Learning Representations for Segmentation and Registration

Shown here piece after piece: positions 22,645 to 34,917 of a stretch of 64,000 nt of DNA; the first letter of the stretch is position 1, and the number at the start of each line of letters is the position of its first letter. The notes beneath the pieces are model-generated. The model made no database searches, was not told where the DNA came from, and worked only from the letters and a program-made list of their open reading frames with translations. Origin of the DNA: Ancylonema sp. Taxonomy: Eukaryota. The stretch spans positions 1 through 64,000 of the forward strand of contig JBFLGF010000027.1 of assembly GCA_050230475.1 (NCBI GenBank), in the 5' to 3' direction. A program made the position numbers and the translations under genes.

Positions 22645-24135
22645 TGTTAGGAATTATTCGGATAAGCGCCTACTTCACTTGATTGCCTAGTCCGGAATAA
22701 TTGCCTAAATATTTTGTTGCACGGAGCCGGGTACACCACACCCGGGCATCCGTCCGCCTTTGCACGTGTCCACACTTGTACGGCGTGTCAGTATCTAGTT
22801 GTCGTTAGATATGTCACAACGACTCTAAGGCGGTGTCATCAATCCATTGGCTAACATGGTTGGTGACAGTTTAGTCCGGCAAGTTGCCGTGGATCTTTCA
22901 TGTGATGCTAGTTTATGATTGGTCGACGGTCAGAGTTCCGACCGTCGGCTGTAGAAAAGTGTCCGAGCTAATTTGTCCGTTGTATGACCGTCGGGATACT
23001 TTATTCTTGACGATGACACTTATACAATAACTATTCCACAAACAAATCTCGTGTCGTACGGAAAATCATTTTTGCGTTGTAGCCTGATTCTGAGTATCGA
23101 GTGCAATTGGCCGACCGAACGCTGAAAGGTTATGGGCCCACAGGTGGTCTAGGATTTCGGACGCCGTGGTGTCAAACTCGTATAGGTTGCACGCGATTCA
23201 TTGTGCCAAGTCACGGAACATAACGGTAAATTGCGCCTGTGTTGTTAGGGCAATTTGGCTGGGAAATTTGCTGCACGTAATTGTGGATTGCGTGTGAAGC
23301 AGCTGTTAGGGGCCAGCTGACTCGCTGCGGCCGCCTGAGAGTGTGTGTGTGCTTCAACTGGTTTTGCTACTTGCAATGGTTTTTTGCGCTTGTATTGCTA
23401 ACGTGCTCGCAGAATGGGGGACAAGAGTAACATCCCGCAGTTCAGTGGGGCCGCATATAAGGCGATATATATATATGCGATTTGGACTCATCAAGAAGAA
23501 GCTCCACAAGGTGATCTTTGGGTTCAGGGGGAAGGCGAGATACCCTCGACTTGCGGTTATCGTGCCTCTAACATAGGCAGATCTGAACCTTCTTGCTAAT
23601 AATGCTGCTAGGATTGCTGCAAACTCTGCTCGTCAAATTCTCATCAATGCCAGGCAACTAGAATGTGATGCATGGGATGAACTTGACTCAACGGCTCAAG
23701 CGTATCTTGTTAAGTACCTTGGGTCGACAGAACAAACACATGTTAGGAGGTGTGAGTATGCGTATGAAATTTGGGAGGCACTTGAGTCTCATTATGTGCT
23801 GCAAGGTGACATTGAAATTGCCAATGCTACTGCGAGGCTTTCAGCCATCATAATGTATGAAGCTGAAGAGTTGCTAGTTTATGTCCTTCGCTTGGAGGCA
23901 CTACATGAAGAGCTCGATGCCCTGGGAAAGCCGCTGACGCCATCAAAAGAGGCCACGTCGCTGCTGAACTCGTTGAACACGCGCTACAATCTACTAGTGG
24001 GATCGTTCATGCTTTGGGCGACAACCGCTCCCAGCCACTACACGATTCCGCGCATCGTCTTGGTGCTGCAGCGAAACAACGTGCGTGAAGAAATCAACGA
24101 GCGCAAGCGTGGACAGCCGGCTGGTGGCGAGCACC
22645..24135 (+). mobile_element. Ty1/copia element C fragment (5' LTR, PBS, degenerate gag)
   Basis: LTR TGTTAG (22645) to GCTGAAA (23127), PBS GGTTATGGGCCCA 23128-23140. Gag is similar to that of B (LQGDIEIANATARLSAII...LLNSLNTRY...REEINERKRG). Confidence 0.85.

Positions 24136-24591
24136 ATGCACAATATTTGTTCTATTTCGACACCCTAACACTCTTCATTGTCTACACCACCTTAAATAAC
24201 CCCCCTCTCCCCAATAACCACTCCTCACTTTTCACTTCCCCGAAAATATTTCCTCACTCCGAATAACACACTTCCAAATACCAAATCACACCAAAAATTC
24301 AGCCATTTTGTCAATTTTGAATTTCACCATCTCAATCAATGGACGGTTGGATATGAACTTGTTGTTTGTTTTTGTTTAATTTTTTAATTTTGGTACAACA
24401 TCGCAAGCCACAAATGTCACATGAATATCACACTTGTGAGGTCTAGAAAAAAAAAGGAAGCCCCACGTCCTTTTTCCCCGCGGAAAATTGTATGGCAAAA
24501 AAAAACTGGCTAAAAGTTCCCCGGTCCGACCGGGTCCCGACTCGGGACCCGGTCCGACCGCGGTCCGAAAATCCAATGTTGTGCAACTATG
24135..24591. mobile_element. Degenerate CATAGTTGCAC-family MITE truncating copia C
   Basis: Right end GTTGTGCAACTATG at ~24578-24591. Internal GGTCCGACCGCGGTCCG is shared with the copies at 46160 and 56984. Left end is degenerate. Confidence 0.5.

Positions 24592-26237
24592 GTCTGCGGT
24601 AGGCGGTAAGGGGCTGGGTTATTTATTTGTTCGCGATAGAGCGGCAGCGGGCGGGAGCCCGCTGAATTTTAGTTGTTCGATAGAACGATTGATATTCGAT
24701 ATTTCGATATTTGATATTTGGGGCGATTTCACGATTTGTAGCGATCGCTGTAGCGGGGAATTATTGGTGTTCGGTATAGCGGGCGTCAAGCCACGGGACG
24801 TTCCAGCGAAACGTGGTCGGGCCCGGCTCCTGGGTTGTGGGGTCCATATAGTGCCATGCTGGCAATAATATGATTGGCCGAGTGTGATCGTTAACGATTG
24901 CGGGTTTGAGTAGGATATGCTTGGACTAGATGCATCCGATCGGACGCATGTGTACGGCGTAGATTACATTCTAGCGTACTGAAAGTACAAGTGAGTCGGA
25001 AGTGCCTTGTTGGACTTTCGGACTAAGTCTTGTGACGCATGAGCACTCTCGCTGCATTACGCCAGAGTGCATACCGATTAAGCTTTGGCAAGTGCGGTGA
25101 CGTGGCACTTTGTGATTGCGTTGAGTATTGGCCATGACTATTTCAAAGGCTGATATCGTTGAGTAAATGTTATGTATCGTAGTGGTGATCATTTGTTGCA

Abstract: In computer vision, the aim is to model and extract high-level information from visual sensor measurements such as images, videos and 3D points. Since visual data is often high-dimensional, noisy and irregular, achieving robust data modeling is challenging. This thesis presents works that address challenges within a number of different computer vision problems. First, the thesis addresses the problem of phase unwrapping for multi-frequency amplitude modulated time-of-flight (ToF) ranging. ToF is used in depth cameras, which have many applications in 3D reconstruction and gesture recognition. While amplitude modulation in time-of-flight ranging can provide accurate measurements for the depth, it also causes depth ambiguities. This thesis presents a method to resolve the ambiguities by estimating the likelihoods of different hypotheses for the depth values. This is achieved by performing kernel density estimation over the hypotheses in a spatial neighborhood of each pixel in the depth image. The depth hypothesis with the highest estimated likelihood can then be selected as the output depth. This approach yields improvements in the quality of the depth images and extends the effective range in both indoor and outdoor environments. Next, point set registration is investigated, which is the problem of aligning point sets from overlapping depth images or 3D models. Robust registration is fundamental to many vision tasks, such as multi-view 3D reconstruction and object pose estimation for robotics. The thesis presents a method for handling density variations in the measured point sets. This is achieved by modeling a latent distribution representing the underlying structure of the scene. Both the model of the scene and the registration parameters are inferred in an Expectation-Maximization based framework. Secondly, the thesis introduces a method for integrating features from deep neural networks into the registration model. It is shown that the deep features improve registration performance in terms of accuracy and robustness. Additionally, improved feature representations are generated by training the deep neural network end-to-end by minimizing registration errors produced by our registration model. Further, an approach for 3D point set segmentation is presented. As scene models are often represented using 3D point measurements, segmentation of these is important for general scene understanding. Learning models for segmentation requires a significant amount of annotated data, which is expensive and time-consuming to acquire. The approach presented in the thesis circumvents this by projecting the points into virtual camera views and render 2D images. The method can then exploit accurate convolutional neural networks for image segmentation and map the segmentation predictions back to the 3D points. This also allows for transferring learning using available annotated image data, thereby reducing the need for 3D annotations. Finally, the thesis explores the problem of video object segmentation (VOS), where the task is to track and segment target objects in each frame of a video sequence. Accurate VOS requires a robust model of the target that can adapt to different scenarios and objects. This needs to be achieved using only a single labeled reference frame as training data for each video sequence. To address the challenges in VOS, the thesis introduces a parametric target model, optimized to predict a target label derived from the mask annotation. The target model is integrated into a deep neural network, where its predictions guide a decoder module to produce target segmentation masks. The deep network is trained on labeled video data to output accurate segmentation masks for each frame. Further, it is shown that by training the entire network model in an end-to-end manner, it can learn a representation of the target that provides increased segmentation accuracy. 

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